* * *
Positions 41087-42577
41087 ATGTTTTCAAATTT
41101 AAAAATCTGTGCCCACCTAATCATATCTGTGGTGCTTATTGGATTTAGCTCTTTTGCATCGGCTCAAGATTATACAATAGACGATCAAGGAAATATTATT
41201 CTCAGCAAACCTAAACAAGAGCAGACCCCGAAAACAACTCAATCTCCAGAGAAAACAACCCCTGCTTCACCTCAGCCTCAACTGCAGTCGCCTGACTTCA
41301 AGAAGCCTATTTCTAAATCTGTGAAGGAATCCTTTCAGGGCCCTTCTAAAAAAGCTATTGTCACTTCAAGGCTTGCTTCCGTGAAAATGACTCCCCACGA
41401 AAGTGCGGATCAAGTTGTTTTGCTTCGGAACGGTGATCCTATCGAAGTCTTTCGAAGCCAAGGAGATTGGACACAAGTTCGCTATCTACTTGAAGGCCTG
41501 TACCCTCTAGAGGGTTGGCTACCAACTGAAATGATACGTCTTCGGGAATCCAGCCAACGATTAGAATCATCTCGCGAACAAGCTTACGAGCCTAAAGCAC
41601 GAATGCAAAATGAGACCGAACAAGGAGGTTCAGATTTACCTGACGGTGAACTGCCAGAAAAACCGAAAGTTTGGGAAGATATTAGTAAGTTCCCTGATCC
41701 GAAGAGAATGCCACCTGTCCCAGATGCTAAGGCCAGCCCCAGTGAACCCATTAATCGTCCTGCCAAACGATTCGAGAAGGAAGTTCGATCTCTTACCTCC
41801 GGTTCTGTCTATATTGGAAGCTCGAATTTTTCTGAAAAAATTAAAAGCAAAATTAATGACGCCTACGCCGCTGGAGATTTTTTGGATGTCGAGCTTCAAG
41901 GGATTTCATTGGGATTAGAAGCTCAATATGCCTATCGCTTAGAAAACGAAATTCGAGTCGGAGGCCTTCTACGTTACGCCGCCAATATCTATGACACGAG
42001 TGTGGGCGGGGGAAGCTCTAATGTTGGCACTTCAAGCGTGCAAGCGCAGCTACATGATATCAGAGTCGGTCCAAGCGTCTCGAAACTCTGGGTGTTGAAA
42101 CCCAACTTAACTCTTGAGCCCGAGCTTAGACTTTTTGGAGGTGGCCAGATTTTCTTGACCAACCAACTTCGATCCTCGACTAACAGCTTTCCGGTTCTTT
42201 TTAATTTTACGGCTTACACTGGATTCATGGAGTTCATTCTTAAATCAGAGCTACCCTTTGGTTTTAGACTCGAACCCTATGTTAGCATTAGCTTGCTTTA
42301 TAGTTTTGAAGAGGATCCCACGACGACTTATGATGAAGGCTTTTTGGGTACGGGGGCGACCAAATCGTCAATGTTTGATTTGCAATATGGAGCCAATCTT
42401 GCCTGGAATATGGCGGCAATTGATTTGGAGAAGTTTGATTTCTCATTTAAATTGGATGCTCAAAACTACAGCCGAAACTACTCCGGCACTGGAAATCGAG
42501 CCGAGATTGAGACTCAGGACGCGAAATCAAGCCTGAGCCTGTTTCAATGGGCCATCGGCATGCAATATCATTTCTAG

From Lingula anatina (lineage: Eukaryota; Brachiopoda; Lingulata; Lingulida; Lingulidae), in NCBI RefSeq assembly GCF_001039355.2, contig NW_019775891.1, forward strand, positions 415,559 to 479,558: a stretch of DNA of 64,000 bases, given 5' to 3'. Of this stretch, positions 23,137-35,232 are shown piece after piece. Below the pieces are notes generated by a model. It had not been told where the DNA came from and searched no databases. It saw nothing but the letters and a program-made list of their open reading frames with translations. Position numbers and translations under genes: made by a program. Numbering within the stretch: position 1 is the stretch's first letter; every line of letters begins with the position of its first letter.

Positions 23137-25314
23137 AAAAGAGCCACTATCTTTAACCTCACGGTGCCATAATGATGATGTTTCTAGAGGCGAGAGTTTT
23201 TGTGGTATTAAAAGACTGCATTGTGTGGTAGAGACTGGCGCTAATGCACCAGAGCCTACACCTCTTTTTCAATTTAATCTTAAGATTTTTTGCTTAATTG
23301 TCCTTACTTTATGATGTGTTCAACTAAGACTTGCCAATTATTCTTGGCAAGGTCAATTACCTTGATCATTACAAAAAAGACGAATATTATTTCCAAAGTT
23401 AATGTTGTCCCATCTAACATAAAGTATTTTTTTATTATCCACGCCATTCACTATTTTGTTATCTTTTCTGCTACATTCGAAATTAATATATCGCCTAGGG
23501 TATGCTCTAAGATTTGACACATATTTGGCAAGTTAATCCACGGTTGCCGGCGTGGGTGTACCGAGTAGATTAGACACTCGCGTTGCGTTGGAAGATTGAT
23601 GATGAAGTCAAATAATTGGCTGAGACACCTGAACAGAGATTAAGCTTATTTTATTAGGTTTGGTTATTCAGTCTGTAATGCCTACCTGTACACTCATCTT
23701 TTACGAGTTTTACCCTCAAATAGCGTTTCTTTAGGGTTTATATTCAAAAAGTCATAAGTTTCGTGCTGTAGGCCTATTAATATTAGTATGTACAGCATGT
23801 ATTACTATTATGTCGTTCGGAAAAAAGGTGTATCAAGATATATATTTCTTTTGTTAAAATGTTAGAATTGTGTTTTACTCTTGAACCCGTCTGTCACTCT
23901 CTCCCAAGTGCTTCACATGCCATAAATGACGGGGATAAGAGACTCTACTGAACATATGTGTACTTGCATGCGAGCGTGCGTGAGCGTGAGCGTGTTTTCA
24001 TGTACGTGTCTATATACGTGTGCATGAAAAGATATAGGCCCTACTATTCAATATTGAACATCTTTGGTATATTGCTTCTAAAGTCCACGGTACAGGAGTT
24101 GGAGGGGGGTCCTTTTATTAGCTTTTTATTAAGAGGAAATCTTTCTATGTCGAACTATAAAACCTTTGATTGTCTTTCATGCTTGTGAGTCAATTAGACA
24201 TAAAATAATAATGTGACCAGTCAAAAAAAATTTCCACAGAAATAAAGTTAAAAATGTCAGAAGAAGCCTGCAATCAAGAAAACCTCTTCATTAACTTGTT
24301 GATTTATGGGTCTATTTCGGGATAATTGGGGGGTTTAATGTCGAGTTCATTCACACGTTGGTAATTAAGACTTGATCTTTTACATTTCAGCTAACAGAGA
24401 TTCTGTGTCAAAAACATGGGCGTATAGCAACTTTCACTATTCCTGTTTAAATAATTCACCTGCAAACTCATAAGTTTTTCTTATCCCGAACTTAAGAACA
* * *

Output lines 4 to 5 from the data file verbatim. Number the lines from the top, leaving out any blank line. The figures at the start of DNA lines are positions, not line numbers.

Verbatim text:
41201 CTCAGCAAACCTAAACAAGAGCAGACCCCGAAAACAACTCAATCTCCAGAGAAAACAACCCCTGCTTCACCTCAGCCTCAACTGCAGTCGCCTGACTTCA
41301 AGAAGCCTATTTCTAAATCTGTGAAGGAATCCTTTCAGGGCCCTTCTAAAAAAGCTATTGTCACTTCAAGGCTTGCTTCCGTGAAAATGACTCCCCACGA